A director is forced to work with his ex-wife, who left him for the boss of the studio bankrolling his new film. But the night before the first day of shooting, he develops a case of psychosomatic blindness.
Jasmine French used to be on the top of the heap as a New York socialite, but now is returning to her estranged sister in San Francisco utterly ruined. As Jasmine struggles with her haunting memories of a privileged past bearing dark realities she ignored, she tries to recover in her present. Unfortunately, it all proves a losing battle as Jasmine's narcissistic hangups and their consequences begin to overwhelm her. In doing so, her old pretensions and new deceits begin to foul up everyone's lives, especially her own.Written by
Kenneth Chisholm (email@example.com)
In Sophia Loren's memoir "Yesterday, Today & Tomorrow: My Life", the screen legend reveals that she still absorbs inspiration from other actors to enhance her own acting portrayals, saying, "Recently, I was struck by the last scene in Blue Jasmine (2013), where Cate Blanchett has an expression on her face I'd never seen before. That expression crept inside me, and it lies there waiting to germinate a new plant, a new flower." See more »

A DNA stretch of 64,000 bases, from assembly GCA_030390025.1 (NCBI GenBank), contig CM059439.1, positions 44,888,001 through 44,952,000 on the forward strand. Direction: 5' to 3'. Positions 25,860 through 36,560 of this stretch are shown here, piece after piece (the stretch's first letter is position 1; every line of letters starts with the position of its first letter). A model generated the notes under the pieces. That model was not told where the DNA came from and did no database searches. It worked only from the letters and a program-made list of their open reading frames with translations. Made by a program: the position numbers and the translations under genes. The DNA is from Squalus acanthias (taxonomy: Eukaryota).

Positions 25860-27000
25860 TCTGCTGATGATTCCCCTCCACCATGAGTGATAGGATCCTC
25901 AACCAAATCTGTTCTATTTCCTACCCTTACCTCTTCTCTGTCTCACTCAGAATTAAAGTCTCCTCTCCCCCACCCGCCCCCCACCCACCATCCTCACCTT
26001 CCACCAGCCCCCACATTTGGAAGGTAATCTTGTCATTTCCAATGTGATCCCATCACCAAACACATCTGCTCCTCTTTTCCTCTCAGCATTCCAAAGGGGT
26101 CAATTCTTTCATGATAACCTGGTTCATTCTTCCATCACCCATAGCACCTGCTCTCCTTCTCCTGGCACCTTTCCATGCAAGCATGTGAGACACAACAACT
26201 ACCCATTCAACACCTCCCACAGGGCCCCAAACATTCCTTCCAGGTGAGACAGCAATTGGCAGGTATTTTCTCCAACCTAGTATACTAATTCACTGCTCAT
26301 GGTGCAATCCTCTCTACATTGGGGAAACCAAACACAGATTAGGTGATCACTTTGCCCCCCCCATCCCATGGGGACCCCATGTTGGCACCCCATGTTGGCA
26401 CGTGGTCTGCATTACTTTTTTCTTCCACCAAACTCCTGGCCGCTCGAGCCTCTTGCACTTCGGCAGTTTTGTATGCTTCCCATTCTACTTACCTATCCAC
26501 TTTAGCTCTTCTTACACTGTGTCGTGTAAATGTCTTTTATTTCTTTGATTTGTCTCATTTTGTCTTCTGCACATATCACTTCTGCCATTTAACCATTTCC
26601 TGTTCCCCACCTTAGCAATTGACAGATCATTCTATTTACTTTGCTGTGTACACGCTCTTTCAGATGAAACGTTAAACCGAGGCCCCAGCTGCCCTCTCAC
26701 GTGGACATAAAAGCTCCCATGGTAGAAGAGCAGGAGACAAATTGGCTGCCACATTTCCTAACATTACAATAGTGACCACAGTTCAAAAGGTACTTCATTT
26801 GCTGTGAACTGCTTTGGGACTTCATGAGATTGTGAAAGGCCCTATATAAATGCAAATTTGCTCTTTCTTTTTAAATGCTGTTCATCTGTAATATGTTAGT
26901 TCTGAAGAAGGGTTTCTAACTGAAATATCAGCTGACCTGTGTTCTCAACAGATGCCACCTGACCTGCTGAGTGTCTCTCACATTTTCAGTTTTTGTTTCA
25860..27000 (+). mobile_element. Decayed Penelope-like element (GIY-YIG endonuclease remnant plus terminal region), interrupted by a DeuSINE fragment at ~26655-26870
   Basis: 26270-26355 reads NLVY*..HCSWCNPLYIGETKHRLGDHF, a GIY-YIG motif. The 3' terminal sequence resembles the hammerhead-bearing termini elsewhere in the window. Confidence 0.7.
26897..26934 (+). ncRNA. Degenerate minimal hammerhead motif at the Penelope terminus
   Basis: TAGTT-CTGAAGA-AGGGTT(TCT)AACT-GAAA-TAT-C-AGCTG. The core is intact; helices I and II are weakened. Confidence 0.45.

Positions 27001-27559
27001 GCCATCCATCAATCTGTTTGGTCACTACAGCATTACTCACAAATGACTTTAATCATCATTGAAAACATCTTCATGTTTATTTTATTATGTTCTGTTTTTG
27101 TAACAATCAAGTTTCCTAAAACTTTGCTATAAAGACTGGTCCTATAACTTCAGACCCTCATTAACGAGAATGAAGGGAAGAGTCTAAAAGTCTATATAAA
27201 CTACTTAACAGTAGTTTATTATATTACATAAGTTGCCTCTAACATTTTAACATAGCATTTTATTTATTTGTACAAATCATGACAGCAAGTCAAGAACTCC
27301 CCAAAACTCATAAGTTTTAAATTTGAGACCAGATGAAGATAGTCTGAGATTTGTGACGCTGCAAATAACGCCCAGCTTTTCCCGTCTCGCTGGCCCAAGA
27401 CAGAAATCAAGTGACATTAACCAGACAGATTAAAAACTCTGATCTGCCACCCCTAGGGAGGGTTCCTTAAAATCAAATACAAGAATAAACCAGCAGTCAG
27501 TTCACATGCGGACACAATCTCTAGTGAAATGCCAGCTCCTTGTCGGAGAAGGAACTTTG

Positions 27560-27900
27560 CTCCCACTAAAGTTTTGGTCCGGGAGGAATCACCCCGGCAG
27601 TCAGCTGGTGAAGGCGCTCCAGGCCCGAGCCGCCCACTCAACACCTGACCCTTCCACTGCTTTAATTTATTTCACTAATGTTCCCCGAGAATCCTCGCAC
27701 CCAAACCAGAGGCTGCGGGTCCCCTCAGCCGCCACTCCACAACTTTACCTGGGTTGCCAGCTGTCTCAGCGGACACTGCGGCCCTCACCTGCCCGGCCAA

When Hal is in the kitchen after the birthday party Jasmine confronts him about Raylene. The open wine bottle is on the counter and as she passes into another room to get more wine, it's in her hand. See more »
Some people, they don't put things behind so easily.
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Loved the script, loved the cast, loved all the performances, but dear God, Cate Blanchett was so incredible I couldn't catch a breath. What a performance! So many emotions at the same time, so multi-layered, subtle and yet unbearable.... She takes a character one normally wouldn't really care about where she ends up to someone, who despite her tragic and repeated mistakes and the fact that she made her own bed, you send up caring about, you end up understanding her.
Blanchett took a huge risk with that emotionally exposing role and proved herself to be master and commander. If any other actress had played that role, it wouldn't even be half as good. Her theatrical background and experience is all concentrated in in Jasmine. Heart-wrenching, powerful and utterly vulnerable at the same time, cruel but simultaneously caring in her very own way...
It's the performance of the decade for me and one of the best of all times, a true masterclass.
And as Letterman told Blanchett when she was a guest at his show (not really a fan of his but what he said was totally true), even if he had directed the film instead of Allen, the result would still have been a masterpiece because of Cate.
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